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Mid-Missouri PrideFest brings diversity downtown

Sunday, June 12, 2011 | 5:43 p.m. CDT
Latresa Steve and her dog, LeBron, right, wait for the results of the Mid-Missouri Pride Fest Gayest Dog Contest. They did not place in the competition.

COLUMBIA — The largest Mid-Missouri PrideFest to date filled downtown with music, food, events and community acceptance on Sunday.

Approximately 3,000 people from all walks of life gathered near the intersections of Sixth and Elm streets to see what each of the 44 booths had to offer. 

Booths featured artists, activist groups, political organizations and businesses.

"Everything is family-oriented," Doug Stone, Mid-Missouri PrideFest director, said. "We like to see people come out and have a good time." 

A Gayest Dog Contest, a singing competition, three music acts and a drag show engaged attendees and provided entertainment for event-goers as they relaxed on the patio of Bengals Bar & Grill.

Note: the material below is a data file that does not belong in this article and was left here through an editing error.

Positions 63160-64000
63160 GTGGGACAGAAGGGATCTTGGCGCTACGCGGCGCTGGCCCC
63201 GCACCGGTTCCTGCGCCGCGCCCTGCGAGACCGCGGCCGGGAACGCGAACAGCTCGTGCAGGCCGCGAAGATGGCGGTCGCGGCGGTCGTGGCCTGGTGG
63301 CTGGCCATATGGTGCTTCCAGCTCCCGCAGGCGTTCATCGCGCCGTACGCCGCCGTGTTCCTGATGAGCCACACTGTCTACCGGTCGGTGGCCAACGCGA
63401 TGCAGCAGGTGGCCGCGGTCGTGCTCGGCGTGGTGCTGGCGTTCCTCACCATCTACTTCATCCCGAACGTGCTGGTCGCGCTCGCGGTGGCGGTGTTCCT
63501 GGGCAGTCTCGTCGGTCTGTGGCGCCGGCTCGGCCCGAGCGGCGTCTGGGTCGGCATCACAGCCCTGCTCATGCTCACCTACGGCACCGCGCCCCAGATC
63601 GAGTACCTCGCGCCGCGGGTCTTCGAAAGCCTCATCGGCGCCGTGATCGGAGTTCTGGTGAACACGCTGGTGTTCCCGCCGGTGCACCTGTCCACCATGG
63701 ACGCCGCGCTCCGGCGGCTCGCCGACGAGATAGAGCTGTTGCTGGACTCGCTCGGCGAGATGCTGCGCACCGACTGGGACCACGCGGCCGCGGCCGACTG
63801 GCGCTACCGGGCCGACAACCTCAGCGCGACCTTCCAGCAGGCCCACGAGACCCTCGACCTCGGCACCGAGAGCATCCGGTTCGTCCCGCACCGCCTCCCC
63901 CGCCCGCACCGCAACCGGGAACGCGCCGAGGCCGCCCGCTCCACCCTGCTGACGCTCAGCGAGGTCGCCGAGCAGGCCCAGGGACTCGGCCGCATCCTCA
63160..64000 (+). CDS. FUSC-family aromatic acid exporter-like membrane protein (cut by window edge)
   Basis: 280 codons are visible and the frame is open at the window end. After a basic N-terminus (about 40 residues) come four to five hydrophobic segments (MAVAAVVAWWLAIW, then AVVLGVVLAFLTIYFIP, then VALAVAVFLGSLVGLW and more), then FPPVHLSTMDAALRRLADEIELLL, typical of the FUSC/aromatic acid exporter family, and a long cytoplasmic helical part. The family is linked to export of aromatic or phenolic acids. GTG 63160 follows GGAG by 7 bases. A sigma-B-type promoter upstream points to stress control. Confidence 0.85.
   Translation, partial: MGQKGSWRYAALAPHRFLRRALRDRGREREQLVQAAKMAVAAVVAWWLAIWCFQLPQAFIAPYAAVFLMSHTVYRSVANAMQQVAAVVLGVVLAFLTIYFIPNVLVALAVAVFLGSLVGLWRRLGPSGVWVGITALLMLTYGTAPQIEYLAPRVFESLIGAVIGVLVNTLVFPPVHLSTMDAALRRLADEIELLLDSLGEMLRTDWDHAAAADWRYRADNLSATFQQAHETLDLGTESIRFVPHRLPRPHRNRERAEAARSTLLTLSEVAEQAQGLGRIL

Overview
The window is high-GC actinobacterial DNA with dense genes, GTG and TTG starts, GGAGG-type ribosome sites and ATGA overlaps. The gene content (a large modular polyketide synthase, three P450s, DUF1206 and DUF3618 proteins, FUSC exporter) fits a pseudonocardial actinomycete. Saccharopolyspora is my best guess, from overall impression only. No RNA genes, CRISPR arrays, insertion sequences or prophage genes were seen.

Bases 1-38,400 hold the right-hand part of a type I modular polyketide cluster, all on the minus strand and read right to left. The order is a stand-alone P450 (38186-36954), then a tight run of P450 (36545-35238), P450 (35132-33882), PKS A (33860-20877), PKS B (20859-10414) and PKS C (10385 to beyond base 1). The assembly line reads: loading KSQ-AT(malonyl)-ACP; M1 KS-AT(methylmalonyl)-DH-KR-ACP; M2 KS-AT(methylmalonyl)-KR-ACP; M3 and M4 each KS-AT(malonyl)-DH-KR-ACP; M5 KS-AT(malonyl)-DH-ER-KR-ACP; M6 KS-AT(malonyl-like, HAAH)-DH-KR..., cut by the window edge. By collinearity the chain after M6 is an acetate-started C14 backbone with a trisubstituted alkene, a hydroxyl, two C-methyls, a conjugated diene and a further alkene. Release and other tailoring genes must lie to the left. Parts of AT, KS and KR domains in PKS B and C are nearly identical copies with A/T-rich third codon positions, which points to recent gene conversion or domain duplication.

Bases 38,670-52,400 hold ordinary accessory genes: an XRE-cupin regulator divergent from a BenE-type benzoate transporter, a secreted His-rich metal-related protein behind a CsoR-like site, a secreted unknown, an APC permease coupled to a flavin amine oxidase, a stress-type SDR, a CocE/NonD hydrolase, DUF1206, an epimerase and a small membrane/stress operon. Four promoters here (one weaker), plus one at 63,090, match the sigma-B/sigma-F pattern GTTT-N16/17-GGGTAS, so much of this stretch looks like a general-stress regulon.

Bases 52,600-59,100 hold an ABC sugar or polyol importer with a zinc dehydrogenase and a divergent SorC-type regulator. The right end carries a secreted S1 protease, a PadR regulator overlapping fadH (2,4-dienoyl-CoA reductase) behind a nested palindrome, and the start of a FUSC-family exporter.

Six faith-based groups banded together to show acceptance of the LGBTQ community in their congregations at an interfaith service in Peace Park.

"We want people to know we have a church that is open to them," Rosie Harper of the Unitarian Universalist Church of Columbia said. 

The Human Rights Campaign booth was one of several organizations trying to recruit members from the community.

The groups' efforts represent a national movement trying to tap into the LGBTQ activist resources within mid-Missouri. 

This year's PrideFest attracted twice as many visitors as last year, said Stone.

The crowd at Sunday's event included families, couples and friends. Among the attendees was the Stuckey family.

"We're here to show our support and to introduce our child to it," Suky Stuckey said of her two-year-old son Alex.

"So it's something that is natural to him, so it's not something that is unknown." her husband Sean Stuckey added.

The PrideFest planning committee hopes to see another year of record-breaking attendance at next year's festival. The committee is considering holding next year's event later in the year to include college-age students who will be back in town for school in the fall.


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